Monday, September 24

A Report from the Field 8

With Mssr. de Villeverte at his tent.
On Sunday, I had a strong inclination to search the French Lace Merchant, Monsieur LeFarceur de Villeverte, the Acasta Ship's Clerk Mr. Cushing and later that day Miss K. Nowack a particular friend to Miss Waterman.

I made my way to Monsieur de Villeverte's lavish tent and discussed with him the trouble with the lost packet. He gave me his word as a gentleman that he had neither seen or received such a packet.
Searching Mr. Cushing's things.
Later that morning I took up the Bosun's mate, Mr. Alexander, and detained Mr. Cushing. I searched his market wallet thoroughly to no avail. But there was something suspicious in his manner that did not signify. It was a knowing look in his eye whilst I went through his things that I did not care for.

That Afternoon I was walking along Dudery Street with Captain Freymann and his Lady when we spotted Miss Waterman shopping with Miss Nowack. Miss Nowack had a small basket under her arm that I took notice of, and as they stopped to talk with us, I pressed her to allow me to search it. Another dead end, her basket contained nothing of value to us.

I was beginning to lose hope that we would discover the American Spy.

In an effort to make certain that I had covered every inch of ground, I had another talk with Mr. Kelly, the Indian Agent who had followed Miss Waterman to begin with. We discussed again the route she had traveled while delivering the packet. I asked them if, at any time, Miss Waterman had been out of their sight? Mr. Kelly informed me that they had stayed close to her the entire time, save when she went behind the Black Horse Tavern on Medicinal Springs Road.

Behind the Tavern? I had not understood this to be the case originally. And I pressed Mr. Kelly,  had he lost sight of her behind the canvas of the Tavern for a few moments? Yes, for a minute or so said he. 

Was she back there long enough to pass off the packet do you suppose? inquired I.

He and his wife both agreed that she might have had enough time to drop off the packet to someone. And that when she made her exit, the unknown woman with the Blue Dress and Purple Turban exited shortly thereafter.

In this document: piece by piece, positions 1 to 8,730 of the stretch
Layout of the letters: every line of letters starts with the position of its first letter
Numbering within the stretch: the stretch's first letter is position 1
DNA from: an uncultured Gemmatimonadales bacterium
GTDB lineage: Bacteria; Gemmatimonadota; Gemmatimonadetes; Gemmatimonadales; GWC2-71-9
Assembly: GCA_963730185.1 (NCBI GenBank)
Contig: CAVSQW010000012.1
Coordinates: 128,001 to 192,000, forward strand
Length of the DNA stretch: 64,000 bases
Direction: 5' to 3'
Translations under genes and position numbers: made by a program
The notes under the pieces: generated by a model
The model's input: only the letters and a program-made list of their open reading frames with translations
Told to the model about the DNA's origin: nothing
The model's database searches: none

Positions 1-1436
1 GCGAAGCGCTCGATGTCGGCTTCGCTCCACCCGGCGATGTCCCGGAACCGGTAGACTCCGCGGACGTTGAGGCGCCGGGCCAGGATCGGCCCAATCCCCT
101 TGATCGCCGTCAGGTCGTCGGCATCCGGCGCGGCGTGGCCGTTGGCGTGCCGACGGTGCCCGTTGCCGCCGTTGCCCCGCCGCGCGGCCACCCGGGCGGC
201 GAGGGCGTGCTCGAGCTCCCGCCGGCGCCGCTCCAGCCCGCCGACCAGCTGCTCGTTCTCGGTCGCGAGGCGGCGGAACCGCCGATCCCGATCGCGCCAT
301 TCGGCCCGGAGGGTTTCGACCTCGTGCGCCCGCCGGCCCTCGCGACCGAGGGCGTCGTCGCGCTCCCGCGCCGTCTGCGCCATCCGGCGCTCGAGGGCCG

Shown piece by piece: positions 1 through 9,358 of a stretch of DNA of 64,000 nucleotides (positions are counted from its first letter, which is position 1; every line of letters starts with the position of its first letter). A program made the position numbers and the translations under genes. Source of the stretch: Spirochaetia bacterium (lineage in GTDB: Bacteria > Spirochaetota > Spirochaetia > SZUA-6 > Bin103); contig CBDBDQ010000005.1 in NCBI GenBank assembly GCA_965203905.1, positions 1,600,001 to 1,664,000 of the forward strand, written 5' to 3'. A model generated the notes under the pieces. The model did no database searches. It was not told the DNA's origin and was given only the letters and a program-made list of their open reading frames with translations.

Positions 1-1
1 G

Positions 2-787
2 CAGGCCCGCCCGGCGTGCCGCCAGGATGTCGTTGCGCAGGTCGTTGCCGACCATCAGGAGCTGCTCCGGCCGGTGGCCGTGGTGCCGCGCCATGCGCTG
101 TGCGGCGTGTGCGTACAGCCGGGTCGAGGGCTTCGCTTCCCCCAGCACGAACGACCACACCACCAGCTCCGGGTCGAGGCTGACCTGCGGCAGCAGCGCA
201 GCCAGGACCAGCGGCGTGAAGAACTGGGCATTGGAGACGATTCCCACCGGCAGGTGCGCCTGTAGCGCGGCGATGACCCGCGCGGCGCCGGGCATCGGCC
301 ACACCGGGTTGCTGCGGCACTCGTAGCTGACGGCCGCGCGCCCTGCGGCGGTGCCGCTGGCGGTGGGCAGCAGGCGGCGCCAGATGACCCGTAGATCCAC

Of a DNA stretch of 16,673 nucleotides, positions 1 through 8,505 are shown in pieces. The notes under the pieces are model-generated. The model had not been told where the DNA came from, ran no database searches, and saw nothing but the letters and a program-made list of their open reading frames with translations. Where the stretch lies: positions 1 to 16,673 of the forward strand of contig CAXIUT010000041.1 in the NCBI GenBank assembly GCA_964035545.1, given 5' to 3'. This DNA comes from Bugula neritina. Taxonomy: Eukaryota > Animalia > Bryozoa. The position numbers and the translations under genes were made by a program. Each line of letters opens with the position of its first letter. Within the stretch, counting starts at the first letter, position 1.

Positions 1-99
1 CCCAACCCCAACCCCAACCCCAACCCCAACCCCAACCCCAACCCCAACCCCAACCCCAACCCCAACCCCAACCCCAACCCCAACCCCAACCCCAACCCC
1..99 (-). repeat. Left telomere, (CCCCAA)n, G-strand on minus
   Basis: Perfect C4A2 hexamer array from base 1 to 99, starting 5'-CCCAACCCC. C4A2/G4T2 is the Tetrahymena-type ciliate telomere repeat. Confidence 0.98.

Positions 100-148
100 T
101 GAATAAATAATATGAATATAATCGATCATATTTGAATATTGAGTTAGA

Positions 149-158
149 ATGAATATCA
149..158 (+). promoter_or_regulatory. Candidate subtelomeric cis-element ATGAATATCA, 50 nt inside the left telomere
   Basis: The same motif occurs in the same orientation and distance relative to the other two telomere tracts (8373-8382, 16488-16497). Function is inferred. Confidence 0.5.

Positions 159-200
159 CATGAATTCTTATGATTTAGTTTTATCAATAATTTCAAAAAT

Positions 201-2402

I thanked Mr. Kelly and once again fetched after Mr. Alexander and bade him bring his musket along. We arrived in good time at the Black Horse which was busy with the usual fair-going crowd. Mr. Alexander and I made our way through the canvas behind the tavern itself and found ourselves in a space I was unaware existed. There was a great area sectioned off from the eyes of the publick by tall walls of canvas.

We looked around for a moment before we were approached by a slender, bearded fellow in an apron who was smoking a little cigarillo, he desired to know if he might help us.

I asked him if he had seen a lovely young lady there the other morning in a white dress with a green spencer. I went on to explain that she had 'lost' something there the morning before. Mr. Alexander caught my eye at this and smiled slightly.

The Tavern man was very eager to be helpful after that, and insisted that he HAD seen such a young lady, and even went on to comment on how lovely she was. She had come in, stood about for a bit, then left to the best of his knowledge.

Did she perchance make use of the facilities, asked I, pointing to the large 'necessary' behind me.

He insisted she did not.

Was there anyone else there with her, continued I?

The Tavern man said that he could not recall there being anyone, but that he had not been there with her the entire time. I thanked the fellow and exited via the canvas as he insisted he'd be on the lookout for the 'lost' packet for us.

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